This week’s topic is that we need rest. We probably already know this is a physical and emotional reality, but it may surprise us to know God rests, and says we need it too. In fact, he commands rest in the first book of the Bible after God created the universe.

And on the seventh day God finished his work that he had done, and he rested on the seventh day from all his work that he had done. So God blessed the seventh day and made it holy, because on it God rested from all his work that he had done in creation. (Genesis 2:2-3 ESV)

A few weeks ago, we saw that God worked, and that we were created to work with him. Now we see God rested. We are also created to rest with him…and share that rest with others.

To help, God gave a rhythm for rest and work. Six days of work, and one day of rest. It’s not equal, as work still outweighs rest. But it’s rhythmic and balances our need for creation and recreation.

God’s rest is the model for our rest. What is God’s rest like?

First, He stops creating. Producing, accumulating, moving, operating.

Clearly his work of sustaining continued – the earth kept spinning and the plants keep growing. But his work of creating takes a pause.

Secondly, he was satisfied with his work. It’s finished. Some things are complete, good, and need to ripen.
We can see these kinds of rest in us today – we need to kick our feet up and stop creating, and we also need to rest by enjoying and appreciating things like nature, art, music and more.

We’ll look in future weeks at how that looks in our context. But we won’t be suggesting this is about a particular day or practice that creates God’s favour and blessing in our lives. It’s about God having created us, knowing what we need, and giving it to us as a gift, if only we’d take it.

Question: What kind of creating do you do? It’s not just artists – people create order, learning, art, ideas, value, research, roads, buildings and more. What do you create?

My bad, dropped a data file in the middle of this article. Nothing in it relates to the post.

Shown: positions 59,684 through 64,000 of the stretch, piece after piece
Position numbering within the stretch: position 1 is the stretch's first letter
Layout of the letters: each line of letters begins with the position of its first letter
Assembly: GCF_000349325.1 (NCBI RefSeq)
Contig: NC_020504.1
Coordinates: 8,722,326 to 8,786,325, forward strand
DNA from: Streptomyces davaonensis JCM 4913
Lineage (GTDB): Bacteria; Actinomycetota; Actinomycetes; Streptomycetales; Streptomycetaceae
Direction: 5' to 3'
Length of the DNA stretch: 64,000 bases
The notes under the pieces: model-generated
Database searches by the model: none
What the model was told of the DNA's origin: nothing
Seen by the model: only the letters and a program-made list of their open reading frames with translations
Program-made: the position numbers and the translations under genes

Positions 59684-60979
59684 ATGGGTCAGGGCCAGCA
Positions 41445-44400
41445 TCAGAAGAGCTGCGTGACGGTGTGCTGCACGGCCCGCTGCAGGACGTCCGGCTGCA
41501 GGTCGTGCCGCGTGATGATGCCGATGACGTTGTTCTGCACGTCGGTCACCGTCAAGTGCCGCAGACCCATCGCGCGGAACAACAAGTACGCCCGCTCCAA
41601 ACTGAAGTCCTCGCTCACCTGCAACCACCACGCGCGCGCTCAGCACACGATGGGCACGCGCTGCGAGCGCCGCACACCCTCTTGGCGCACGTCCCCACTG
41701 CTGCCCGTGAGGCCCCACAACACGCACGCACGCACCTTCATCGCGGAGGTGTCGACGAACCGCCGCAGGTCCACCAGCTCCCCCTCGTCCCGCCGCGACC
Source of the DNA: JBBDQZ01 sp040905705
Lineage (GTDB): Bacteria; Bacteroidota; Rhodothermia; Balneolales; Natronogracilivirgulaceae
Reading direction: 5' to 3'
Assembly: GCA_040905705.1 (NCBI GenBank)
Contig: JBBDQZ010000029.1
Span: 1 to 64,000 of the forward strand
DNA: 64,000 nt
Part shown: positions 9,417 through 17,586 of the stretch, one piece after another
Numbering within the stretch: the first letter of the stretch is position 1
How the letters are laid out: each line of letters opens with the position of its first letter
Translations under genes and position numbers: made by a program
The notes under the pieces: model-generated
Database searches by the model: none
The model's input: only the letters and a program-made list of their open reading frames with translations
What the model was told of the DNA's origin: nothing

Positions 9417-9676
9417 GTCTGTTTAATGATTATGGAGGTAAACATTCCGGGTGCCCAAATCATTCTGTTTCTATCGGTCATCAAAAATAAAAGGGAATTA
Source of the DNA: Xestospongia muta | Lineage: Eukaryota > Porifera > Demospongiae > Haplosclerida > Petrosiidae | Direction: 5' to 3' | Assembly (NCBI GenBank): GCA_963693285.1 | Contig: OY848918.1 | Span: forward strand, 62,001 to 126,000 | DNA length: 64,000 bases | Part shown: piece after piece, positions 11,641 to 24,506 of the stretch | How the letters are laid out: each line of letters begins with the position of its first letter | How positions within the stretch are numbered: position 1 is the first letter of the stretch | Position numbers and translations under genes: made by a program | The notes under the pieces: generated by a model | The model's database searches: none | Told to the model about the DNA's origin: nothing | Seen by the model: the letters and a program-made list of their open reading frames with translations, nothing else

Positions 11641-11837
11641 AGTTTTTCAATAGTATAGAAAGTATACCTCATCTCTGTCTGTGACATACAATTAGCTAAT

Ryan Sim - August 24, 2015

Monday - A New Idea - Finding Rest

It can be very hard to find rest in our world. Between a Blackberry, kids, the home phone and social media, it can be hard to focus on anything, much less rest. One study found that people who are interrupted by technology score 20 percent lower on a standard cognition test. A second demonstrated that some students, even when on their best behavior, can't concentrate on homework for more than two minutes without distracting themselves by using social media or writing an email. We always wonder what we’re missing, what we should be doing, even when we’re supposed to be resting. With technology, we don’t have to suppress that – we can always know, we can always be available. People say it’s harder and harder to unplug. Even as I wrote this, I found myself turning to all kinds of distractions – it’s always when I try to focus on writing that I decide some amazing new change needs to be made to the app or social media. This makes it hard to work and rest – I’m constantly blending the two, and doing neither well as a result. For this year’s vacation, I committed to turning my smartphone off, and only checking in once a day to make sure things are running smoothly with Redeem the Commute. I’ll have to physically make sure my phone isn’t around, because I know I’ll be tempted otherwise. But that isn’t a foolproof formula – I can always go get my smartphone if I get too curious. Find rest can’t just be about strategies – because our problem is inside us. There is something inside me that is still wanting to check email, check the news, etc. We’ll explore what that is, and what to replace it with this week. Question: How do you “unplug” and rest? What strategies do you use?

From Series: "Work and Rest"

Just in time for summer's blend of work and rest, Redeem the Commute is starting a new series of daily challenges to help busy people restore life to the commuting lifestyle. This seven week series will look at the meaning and purpose of work, rest, and ancient practices that have helped followers of Jesus to keep the two in perspective and balance for centuries.


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